The Skeleton Coast is an area of great beauty and solitude. It owes its name to the skeletons of whales and ships cast up on this remote, misty, gem-rich coastline by the winds and currents of the South Atlantic. Wildlife includes seals, bottlenose dolphins, whales and fantastic seabirds, including African (jackass) penguins, pelicans, petrels, gannets, cormorants and flamingos.
In the north, the coastline is protected in the Skeleton Coast Park, to which entrance is strictly controlled. Within the park, Wilderness Safaris’ Skeleton Coast Camp has exclusive access to a vast and remote area. Here the geological forces, which shaped the earth’s crust, are laid bare before you. The contorted rocks bear the scars of the ancient splitting of Gondwanaland, and the drifting and shaping of continents.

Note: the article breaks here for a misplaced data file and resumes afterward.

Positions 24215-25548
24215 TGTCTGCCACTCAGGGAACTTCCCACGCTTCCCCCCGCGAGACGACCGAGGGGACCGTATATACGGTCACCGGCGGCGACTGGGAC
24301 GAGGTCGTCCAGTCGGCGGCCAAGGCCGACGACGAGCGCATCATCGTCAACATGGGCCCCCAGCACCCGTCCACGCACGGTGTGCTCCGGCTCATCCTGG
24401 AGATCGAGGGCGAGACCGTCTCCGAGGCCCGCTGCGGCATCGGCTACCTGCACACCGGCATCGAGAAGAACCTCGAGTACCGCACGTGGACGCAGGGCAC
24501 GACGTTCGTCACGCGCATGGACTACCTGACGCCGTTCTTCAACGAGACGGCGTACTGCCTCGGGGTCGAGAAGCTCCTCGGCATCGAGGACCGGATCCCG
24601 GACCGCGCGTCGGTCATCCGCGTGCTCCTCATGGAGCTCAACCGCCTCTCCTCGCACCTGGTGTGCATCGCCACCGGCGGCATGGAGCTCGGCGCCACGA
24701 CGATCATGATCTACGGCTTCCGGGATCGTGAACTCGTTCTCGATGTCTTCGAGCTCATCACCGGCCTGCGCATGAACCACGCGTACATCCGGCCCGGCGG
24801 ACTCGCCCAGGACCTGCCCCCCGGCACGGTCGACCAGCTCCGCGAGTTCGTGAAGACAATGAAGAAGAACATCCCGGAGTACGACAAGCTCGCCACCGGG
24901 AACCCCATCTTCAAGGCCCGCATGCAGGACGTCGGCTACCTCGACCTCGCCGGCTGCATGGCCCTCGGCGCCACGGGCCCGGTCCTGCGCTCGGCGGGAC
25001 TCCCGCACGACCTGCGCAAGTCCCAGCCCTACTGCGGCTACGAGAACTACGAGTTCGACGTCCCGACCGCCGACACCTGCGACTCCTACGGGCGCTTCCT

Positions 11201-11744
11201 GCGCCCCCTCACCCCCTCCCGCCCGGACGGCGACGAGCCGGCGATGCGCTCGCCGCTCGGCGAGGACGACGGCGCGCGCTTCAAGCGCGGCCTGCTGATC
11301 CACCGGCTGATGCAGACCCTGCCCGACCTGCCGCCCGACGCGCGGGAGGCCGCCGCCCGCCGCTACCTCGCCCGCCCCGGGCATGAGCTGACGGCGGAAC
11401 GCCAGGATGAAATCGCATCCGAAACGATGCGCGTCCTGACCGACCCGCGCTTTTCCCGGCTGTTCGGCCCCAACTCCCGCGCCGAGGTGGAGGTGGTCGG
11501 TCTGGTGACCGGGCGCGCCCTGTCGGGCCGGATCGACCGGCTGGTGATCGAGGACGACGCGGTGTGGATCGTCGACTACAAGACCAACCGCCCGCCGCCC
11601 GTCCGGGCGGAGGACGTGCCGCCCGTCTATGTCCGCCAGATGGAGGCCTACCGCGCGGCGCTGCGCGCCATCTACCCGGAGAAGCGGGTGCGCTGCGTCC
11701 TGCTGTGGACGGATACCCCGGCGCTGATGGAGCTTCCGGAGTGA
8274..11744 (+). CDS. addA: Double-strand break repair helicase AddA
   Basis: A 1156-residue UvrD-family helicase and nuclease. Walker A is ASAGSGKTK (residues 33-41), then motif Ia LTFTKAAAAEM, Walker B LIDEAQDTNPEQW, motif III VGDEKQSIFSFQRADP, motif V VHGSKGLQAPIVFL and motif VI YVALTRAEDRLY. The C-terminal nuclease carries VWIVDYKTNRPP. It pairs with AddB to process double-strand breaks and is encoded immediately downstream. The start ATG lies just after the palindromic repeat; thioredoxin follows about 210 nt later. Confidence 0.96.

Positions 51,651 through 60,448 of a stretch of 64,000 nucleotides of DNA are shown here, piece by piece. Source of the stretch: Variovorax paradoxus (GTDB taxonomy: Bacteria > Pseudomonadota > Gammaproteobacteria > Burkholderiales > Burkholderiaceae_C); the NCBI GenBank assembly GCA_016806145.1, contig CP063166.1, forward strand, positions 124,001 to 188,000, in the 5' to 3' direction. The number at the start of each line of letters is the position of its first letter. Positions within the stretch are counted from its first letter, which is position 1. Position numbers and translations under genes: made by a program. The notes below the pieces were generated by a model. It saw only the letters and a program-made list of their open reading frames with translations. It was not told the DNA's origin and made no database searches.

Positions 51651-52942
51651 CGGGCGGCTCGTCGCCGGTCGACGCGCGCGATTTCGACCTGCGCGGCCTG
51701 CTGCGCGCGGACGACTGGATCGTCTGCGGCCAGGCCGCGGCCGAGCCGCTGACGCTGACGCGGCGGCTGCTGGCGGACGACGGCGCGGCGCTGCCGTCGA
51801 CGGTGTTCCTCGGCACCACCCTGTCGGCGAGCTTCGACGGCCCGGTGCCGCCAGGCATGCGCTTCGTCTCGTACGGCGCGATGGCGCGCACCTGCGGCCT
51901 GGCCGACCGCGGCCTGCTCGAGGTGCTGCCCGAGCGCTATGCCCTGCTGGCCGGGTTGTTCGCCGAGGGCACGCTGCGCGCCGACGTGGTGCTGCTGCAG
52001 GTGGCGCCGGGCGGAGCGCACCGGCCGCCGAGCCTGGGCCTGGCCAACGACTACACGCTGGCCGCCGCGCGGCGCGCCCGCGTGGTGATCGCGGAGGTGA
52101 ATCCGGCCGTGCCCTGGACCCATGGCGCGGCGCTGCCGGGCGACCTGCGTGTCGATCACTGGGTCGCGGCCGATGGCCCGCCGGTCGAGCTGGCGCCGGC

Guests at the camp spend their days out in the park with a qualified guide exploring the soaring sand dunes; vast, pastel-coloured plains; towering canyons and mountains; salt pans; seal colonies and beaches strewn with whale bones and the masts and sea-worn detritus of sunken vessels.
As time goes by, you will pick out the wildlife; the silhouette of a solitary ostrich, a lone jackal hunting seal cubs, a gemsbok (oryx) camouflaged against a sand dune. In the riverbeds you can encounter desert-adapted elephant, giraffe and other species.
Further south, the road to Swapokmund follows the Skeleton Coast. At Cape Cross there is a massive seal colony, with accommodation at nearby Cape Cross Lodge. You will also find fishing villages with villas built by German settlers in their own unique style reminiscent of the Bauhaaus movement.
The Skeleton Coast is not the place for a beach holiday. The South Atlantic is cold, and as the cool Benguela current from the Antarctica meets the warm landmass, it creates a fogbank that envelopes the shoreline in the early morning, before the sun burns it away.